That post focused on the tree where the massacre occurred; however, the towns people had fled to several nearby caves on Elephant Mountain (Dồ Đá Dựng Cave, Cây Da Cave, Ba Lê Cave, Tám Ất Cave) to hide from the Khmer. Unfortunately, they were found and massacred to the last person.

For more details about the massacre, please refer to the Ba Chúc Massacre Tree post.

Núi Két (Parrot Mountain)

Núi Két (Anh Vũ Sơn) – Unlike Elephant Mountain, Parrot Mountain does not look like a parrot when viewed from afar. However, like Elephant Mountain, it does have a rock formation near the summit that looks like a parrot.

Looking at an image of the parrot rock formation, I can see why, at certain angles, it would be called Parrot Mountain.

This mountain is significant because it was the birthplace of a Buddhist sect called Bửu Sơn Kỳ Hương.

It is an interesting sect, which combines much of the basic tenets of Buddhism, alongside with the more traditional Ancestral Worship that the Vietnamese were already practicing.

There are several other noteworthy temples on this mountain which houses thần Thành hoàng (the Golden Temple deity), Thần Nông (Shennong), and various Enlightened Buddhas.

More on this in a future posting.

Núi Nước (Water Mountain)

Núi Nước (Thủy Đài Sơn), aka Water Mountain is the smallest of the Seven Mountains. At 54 meters high, with a circumference of a mere 1,070 meters, it is far smaller than most of the other 40-odd mountains within the Seven Mountain Range, but it was included with the Seven Mountains for one important reason.

There is a Dragon Vein on Water Mountain

Rock formation of Water Mountain known as ‘Sân Tiên’ which is an area where sky beings descended on a regular basis (kind of like a helipad).

One legend of note is that of Cao Biền (Gāo Pián, 高駢). He was a military general for the Chinese Tang dynasty, as well as the Prince of Bohai (渤海王). He was also the mandarin who governed Giao Chỉ.

Aside from his lofty titles, of higher interest (to me, at least) is that Cao Biền, a practitioner of Taoist magic, was also the Great Sorcerer for King Tang.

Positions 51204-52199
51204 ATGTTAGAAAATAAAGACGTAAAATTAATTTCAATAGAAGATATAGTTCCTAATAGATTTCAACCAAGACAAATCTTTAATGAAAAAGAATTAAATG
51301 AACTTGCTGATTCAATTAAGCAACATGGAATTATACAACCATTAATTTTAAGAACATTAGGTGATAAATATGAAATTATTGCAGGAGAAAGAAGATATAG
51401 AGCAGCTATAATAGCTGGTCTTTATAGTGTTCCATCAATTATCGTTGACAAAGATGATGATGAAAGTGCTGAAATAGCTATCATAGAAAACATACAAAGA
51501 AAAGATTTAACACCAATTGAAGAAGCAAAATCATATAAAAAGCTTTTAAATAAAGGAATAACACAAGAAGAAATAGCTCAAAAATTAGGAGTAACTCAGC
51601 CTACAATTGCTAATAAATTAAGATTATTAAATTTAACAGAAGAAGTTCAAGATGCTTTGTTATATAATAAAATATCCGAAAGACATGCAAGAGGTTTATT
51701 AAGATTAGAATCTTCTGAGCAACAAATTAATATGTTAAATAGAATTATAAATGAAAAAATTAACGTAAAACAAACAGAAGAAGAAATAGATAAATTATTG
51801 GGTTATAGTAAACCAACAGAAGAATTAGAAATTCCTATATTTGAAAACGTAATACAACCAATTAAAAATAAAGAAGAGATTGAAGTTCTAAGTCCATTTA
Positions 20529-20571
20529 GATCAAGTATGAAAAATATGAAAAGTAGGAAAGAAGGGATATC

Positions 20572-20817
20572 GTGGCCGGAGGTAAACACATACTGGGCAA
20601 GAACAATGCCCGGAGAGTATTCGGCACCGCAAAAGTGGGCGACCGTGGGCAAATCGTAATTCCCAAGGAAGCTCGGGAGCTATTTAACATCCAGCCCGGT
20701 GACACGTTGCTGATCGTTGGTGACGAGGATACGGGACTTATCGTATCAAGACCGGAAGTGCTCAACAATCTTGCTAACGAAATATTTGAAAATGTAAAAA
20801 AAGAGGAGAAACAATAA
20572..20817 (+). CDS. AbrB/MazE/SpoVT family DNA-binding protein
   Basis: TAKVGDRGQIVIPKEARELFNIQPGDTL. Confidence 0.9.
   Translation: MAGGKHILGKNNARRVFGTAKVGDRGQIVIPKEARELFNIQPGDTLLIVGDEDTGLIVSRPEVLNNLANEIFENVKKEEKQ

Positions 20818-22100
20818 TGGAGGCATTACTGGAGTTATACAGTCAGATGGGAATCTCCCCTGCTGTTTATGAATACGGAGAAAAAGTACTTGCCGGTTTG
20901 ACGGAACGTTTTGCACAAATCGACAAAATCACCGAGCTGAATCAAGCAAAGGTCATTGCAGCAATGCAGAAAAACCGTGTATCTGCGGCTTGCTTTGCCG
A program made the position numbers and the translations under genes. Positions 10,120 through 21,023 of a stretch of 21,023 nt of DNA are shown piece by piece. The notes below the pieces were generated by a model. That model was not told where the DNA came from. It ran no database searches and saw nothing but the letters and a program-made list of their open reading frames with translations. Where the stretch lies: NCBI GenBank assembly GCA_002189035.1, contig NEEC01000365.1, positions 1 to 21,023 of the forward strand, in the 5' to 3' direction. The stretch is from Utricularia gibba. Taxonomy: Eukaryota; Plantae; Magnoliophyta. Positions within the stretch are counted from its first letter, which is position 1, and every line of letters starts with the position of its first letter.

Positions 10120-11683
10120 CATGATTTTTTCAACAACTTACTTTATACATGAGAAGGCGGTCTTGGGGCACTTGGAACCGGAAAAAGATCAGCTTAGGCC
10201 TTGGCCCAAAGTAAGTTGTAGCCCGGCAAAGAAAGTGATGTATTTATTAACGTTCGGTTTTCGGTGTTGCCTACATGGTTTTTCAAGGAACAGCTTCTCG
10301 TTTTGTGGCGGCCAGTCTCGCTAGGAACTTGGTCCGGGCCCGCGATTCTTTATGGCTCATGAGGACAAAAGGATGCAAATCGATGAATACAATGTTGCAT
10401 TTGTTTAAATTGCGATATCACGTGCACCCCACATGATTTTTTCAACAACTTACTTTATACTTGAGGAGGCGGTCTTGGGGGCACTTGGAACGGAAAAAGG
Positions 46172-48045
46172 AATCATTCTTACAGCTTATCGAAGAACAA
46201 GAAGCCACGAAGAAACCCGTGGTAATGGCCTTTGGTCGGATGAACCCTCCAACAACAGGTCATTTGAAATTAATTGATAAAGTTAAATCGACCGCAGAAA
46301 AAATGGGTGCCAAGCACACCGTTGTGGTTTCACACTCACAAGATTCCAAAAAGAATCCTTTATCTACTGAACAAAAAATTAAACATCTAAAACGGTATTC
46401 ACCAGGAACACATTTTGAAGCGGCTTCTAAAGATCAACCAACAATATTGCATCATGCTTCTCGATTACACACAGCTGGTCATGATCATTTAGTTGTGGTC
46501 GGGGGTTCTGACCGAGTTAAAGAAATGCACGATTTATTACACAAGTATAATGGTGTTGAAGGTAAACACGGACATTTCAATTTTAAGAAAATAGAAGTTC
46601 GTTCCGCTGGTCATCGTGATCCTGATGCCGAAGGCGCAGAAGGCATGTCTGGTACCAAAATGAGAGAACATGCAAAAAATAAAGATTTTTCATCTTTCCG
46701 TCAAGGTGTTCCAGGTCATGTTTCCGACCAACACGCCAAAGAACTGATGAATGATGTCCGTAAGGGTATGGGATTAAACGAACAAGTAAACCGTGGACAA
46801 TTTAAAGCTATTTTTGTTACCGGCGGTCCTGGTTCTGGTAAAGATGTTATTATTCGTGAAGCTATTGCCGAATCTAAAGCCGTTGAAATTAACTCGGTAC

During the period of Chinese domination over Vietnam, Cao Biền was sent to Trấn Yểm any ‘Dragon Veins’ of the South that he could find, using a form of dark magic to practice geological acupuncture known as yếm huyệt (more on Dragon Veins and yếm huyệt in a future posting).  This was done to suppress numerous uprisings from the people so that the Chinese could retain dominion over the Vietnamese.

Folk legend has it that between 806 and 820 CE, there was an unknown visitor from the North who was a long-time disciple of Cao Biền

When he arrived at Water Mountain, Cao Biền‘s disciple discovered that there was a Dragon Vein on Water Mountain, so he took action to yếm huyệt the dragon vein, using a large stone pillar. 

Many years later, when Master Ngô Lợi, came to Water Mountain to establish a temple, he followed the Dragon Vein of Water Mountain and discovered that it had been Trấn Yểm-ed by Cao Biền‘s disciple. 

The stone pillar was as tall as a man and had a width of about two feet. All its surfaces were engraved with power runes––strange hieroglyphic ancient characters. 

It was unusually heavy and took dozens of people and beasts of burden to pull it out of the pit that it had been buried within. 

To undo the damage, Master Ngô Lợi dug up the pillar and threw it into a latrine used by a buffalo farm to dispel evil spirits trapped within. The latrine was filled with buffalo feces and urine, which was supposed to dispel evil spirits.

It seems to me as if this method failed, because a short time later, the people reported that on a night of heavy rain and strong wind, the stone pillar was smashed to rubble by a single bolt of lightning.

To someone who understands the rudimentary of lightning, it seems to me that a stone pillar lying within the depression of a watery latrine would hardly be an effective lightning rod since lighting always seeks the path of least resistance, not to mention the highest points within a region affected by an electric storm.

More than likely, Master Ngô Lợi went back to the latrine and set explosives on it, destroying it for good so that it would not be able to do any more harm.

He then went back to the Dragon Vein site where the stone pillar had been dug up and ordered a stone turtle to be erected in its spot to protect the Dragon Vein.

The Stone Turtle is still intact to this very day. 

Okay so now that we have the ‘what’ and the ‘where’, we need to get into the ‘when’, the ‘how’ and the ‘who’.

Next posting is going to be about the God Power Martial Art, so hang tight.

(Continue to Thất Sơn Thần Quyền 2: Vietnamese Taoist Martial Art)


One thought on “Thất Sơn Thần Quyền 1: Secret Powerful Vietnamese Martial Art

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  1. This is fascinating, coming from an interest in geography as well as martial arts. I am looking forward to additional entries about the martial arts especially. It would be nice to learn more about what the practitioners at these sites were like and what they taught as well. Thank you for finding and sharing.